Voters in Cape Elizabeth decided Tuesday to reject an advisory referendum on charging for parking at Fort Williams, the home to Portland Head Light.

Residents voted 67 to 33 percent against the council-supported measure.

“It turned out exactly as I expected,” said Town Manager Michael McGovern. “I think the council will be considering the results from the vote.”

In other ballot items, residents approved a $20 million school budget by a margin of 71 to 29 percent. Residents also voted 74 to 26 percent to continue the budget validation referendum process in Cape Elizabeth for an additional three years.

The turnout was large, driven by interest in the advisory referendum on Fort Williams.

Maureen McCarthy of Stonybrook Road, who serves on the town’s Fort Williams Advisory Commission, volunteered at the polls before they closed on Tuesday.

She said she expected residents would defeat the proposal, based on the number of signs around town that read, “Keep the Fort Free, Vote NO.”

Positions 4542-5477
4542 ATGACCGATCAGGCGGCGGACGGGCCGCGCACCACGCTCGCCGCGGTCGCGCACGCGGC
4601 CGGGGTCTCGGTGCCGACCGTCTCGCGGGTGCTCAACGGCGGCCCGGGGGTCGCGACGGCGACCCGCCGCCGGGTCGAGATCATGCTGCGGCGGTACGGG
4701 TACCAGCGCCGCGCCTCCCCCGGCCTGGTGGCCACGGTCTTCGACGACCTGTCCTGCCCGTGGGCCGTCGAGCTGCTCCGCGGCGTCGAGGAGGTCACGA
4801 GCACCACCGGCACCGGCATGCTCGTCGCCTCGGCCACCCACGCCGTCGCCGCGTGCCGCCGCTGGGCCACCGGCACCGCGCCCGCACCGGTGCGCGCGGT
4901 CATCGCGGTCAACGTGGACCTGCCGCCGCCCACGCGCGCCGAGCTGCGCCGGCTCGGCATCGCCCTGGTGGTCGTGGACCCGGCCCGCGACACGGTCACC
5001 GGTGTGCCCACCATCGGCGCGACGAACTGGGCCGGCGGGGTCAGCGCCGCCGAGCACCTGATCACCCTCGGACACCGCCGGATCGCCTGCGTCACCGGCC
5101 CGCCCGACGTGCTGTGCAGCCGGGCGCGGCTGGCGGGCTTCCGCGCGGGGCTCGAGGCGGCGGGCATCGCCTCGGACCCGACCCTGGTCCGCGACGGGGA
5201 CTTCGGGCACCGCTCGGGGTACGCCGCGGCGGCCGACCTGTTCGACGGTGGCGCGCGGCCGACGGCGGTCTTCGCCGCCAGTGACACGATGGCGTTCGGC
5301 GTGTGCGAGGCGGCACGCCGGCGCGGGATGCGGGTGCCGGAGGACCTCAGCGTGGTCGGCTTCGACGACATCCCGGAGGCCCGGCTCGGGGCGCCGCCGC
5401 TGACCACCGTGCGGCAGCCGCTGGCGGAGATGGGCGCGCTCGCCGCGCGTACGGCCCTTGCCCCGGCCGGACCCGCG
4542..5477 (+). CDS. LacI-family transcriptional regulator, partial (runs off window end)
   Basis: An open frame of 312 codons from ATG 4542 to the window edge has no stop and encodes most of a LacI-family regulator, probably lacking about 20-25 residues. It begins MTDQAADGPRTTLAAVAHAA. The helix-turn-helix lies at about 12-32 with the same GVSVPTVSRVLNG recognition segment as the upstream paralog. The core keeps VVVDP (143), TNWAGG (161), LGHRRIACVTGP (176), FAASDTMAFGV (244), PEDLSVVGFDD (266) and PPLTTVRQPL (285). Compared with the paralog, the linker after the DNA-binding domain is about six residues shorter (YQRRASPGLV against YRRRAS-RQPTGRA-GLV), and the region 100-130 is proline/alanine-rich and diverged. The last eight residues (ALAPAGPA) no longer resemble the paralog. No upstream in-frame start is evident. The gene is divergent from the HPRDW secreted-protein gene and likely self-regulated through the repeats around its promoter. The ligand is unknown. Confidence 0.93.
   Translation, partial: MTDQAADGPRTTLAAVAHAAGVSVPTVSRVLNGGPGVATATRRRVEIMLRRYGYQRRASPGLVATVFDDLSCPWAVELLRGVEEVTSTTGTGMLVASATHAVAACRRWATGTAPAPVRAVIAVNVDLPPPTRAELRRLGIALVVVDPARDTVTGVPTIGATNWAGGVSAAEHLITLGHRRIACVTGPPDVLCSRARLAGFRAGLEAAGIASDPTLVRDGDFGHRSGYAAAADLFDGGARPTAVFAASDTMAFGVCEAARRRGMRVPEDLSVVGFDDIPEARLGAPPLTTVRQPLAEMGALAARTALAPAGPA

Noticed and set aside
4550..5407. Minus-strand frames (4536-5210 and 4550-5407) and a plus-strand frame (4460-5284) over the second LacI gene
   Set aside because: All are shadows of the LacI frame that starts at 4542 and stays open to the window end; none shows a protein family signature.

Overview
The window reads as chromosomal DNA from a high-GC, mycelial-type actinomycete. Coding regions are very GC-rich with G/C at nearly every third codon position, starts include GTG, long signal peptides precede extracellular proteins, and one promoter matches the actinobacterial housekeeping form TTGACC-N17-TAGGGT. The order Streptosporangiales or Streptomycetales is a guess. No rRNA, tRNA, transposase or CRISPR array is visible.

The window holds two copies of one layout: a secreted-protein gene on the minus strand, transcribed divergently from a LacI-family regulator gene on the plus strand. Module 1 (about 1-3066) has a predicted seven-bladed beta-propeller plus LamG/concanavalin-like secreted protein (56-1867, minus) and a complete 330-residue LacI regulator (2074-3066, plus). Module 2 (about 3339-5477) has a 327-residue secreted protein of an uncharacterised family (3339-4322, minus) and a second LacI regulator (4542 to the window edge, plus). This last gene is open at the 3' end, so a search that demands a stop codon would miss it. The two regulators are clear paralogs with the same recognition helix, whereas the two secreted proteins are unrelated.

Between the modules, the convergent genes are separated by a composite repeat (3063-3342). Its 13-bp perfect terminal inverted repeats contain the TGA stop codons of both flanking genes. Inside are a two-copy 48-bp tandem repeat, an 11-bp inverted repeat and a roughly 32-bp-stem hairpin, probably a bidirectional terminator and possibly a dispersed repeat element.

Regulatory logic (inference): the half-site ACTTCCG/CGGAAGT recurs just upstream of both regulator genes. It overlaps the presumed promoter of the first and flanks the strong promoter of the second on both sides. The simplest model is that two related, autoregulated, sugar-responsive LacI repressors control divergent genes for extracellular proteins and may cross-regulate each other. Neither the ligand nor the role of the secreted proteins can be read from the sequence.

“Personally, I see the fort crumbling apart,” McCarthy said. “I don’t believe the town can get away with raising sufficient taxes, in the economy we are in, to support taking care of the structures that are crumbling apart.”

On Feb. 8, the Town Council approved a set of fees for parking at Fort Williams. Visitors would pay $5 per day and the ticket would be displayed on the driver’s dashboard. Annual passes would cost $10 for Cape Elizabeth residents and $20 for non-residents.

After the vote in February, the council agreed to give residents the final say before implementing any fees.

Supporters of the proposal said a modest parking fee was necessary to meet the growing financial needs of the park. The town spends an estimated $250,000 a year to maintain the park, buy equipment and fund employees’ salaries.

Town officials say the cost of maintaining the park’s ponds, trees and vegetation continues to rise. To make matters worse, many buildings, old military structures, pathways, stairways and roadways are deteriorating.

Critics of the parking fees don’t like the idea of charging at a park where admission has always been free.

Betty Crane, the treasurer for Citizens for a Free Fort Williams, said she felt encouraged by Tuesday’s turnout. Crane said she held a sign at the entrance of Cape Elizabeth High School, where voting took place, and greeted residents.

“I hope it will go down by at least a two-to-one margin,” Crane said. “We did the best we could.”

Staff Writer Melanie Creamer can be contacted at 791-6361 or at: [email protected]

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